By Jeff Lewis
TORONTO (Reuters) -Canada's Centerra Gold is taking all measures possible to protect shareholder rights and is seeing good support from the Canadian and UK governments, Chief Executive Scott Perry said on Tuesday, a day after Kyrgyzstan seized control of the company's Kumtor gold mine.
Kyrgyzstan's parliament voted Monday to seize control of the gold mine, the country's largest, after Centerra said it would take the government to an international court.
"Rest assured that we're taking all measures possible to ensure that we're protecting the rights of the organization and the rights of our shareholders," Perry said on a conference call with analysts.
A Kyrgyzstan court this month imposed a $3.1 billion fine on Centerra's Kumtor Gold Company after ruling that it had breached environmental laws by placing waste rock on glaciers. Centerra disputes the charges.
Canada expressed disappointment after Monday's vote and said the move could jeopardize foreign investment in the Central Asian country.
Late on Monday, Centerra also placed restrictions on the sale of shares held by state-owned Kyrgyzaltyn JSC, which owns a roughly 26% stake in Centerra. The Canadian mining company said it accepted the resignation of Kyrgyzaltyn nominee Tengiz Bolturuk from the board with immediate effect.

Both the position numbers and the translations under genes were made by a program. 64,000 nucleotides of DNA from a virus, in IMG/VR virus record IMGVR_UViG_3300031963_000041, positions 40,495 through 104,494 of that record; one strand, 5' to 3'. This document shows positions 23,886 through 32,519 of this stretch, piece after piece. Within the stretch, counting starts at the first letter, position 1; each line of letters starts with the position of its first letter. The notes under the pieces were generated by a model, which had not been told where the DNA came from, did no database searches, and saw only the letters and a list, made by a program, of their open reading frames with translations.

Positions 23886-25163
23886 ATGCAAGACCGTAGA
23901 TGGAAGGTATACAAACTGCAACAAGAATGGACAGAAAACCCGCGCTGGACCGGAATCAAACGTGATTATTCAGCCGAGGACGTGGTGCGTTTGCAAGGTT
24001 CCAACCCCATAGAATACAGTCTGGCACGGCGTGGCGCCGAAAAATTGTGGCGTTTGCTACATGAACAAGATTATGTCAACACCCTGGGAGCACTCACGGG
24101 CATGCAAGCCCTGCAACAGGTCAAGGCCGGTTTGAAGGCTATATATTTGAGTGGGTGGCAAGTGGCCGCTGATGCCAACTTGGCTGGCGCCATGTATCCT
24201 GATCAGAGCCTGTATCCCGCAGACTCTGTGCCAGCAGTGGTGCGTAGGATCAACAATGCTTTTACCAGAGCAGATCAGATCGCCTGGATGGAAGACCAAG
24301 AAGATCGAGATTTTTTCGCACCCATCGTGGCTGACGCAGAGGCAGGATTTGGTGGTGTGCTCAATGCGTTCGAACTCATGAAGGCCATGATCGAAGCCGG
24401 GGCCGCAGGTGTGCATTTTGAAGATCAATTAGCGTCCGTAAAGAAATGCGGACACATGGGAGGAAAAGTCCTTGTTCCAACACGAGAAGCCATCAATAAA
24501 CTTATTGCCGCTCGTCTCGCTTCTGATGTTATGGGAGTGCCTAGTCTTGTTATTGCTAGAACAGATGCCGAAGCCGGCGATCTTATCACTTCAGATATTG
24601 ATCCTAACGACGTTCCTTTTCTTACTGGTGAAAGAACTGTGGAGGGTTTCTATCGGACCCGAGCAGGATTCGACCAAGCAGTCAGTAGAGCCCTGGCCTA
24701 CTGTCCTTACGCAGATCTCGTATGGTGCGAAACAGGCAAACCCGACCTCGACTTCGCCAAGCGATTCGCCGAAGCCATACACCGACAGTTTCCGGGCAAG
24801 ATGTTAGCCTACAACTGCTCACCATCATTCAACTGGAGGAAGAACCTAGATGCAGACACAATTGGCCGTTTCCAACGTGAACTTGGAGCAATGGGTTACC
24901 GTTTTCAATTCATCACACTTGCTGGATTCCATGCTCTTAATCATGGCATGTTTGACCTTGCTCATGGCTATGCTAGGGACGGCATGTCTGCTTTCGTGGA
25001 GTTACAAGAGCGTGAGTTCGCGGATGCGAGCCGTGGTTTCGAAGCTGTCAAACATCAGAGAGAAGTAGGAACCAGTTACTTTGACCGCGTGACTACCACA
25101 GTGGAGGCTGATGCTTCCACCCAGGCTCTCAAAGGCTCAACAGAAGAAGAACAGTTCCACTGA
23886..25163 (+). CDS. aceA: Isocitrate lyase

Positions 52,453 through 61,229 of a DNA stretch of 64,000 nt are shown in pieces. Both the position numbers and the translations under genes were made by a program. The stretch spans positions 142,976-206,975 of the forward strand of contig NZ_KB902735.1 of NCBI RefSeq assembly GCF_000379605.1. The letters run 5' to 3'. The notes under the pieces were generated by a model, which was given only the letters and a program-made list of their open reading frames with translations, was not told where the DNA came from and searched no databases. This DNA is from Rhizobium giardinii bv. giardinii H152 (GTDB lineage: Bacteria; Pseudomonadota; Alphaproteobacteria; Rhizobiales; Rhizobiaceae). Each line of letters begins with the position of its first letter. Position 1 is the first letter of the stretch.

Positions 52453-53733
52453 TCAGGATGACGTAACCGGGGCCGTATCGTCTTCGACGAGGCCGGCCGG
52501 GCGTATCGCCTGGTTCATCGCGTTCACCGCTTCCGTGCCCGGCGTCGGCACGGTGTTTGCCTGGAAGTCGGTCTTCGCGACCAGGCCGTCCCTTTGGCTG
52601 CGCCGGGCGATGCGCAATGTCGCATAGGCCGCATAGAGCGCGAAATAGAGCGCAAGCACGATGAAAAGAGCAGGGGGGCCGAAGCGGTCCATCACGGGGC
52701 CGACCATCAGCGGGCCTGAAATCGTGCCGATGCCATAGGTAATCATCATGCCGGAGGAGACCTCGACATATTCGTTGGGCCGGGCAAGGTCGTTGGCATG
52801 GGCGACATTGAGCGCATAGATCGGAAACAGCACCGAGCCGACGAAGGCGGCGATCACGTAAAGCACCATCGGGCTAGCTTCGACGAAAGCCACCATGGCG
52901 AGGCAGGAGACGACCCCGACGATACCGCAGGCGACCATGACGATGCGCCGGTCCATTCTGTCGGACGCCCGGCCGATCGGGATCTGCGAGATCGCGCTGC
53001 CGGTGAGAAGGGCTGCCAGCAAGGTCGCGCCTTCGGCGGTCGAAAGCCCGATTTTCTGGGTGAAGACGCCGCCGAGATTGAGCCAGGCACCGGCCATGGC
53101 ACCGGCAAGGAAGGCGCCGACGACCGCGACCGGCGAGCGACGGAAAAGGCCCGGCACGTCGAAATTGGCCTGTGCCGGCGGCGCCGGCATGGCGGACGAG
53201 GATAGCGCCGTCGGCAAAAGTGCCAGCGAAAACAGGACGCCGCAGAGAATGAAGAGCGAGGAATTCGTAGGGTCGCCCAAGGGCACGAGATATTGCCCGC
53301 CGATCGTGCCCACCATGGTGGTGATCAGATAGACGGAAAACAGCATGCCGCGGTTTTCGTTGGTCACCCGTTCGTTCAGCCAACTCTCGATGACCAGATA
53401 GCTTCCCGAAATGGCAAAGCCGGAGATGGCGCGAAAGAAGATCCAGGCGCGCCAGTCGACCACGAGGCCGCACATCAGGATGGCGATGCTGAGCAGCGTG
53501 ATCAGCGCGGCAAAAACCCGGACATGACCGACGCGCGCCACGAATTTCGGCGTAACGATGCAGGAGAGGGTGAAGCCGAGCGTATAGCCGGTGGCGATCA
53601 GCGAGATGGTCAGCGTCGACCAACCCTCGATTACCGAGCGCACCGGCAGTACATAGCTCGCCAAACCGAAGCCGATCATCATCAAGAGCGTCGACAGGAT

The company finished the latest quarter with $823 million in cash with as much as 99% held outside of Kyrgyzstan, Perry said, adding that Centerra is "no longer in control" of Kumtor.
Kyrgyzstan has a long history of disputes with Centerra Gold over how to share profits from the former Soviet republic's biggest industrial enterprise.
The latest stand-off began shortly after Sadyr Japarov came to power in Bishkek following violent riots last October.
Last year, the mine produced more than 556,000 ounces of gold.
(Reporting by Jeff LewisEditing by Chizu Nomiyama and Will Dunham)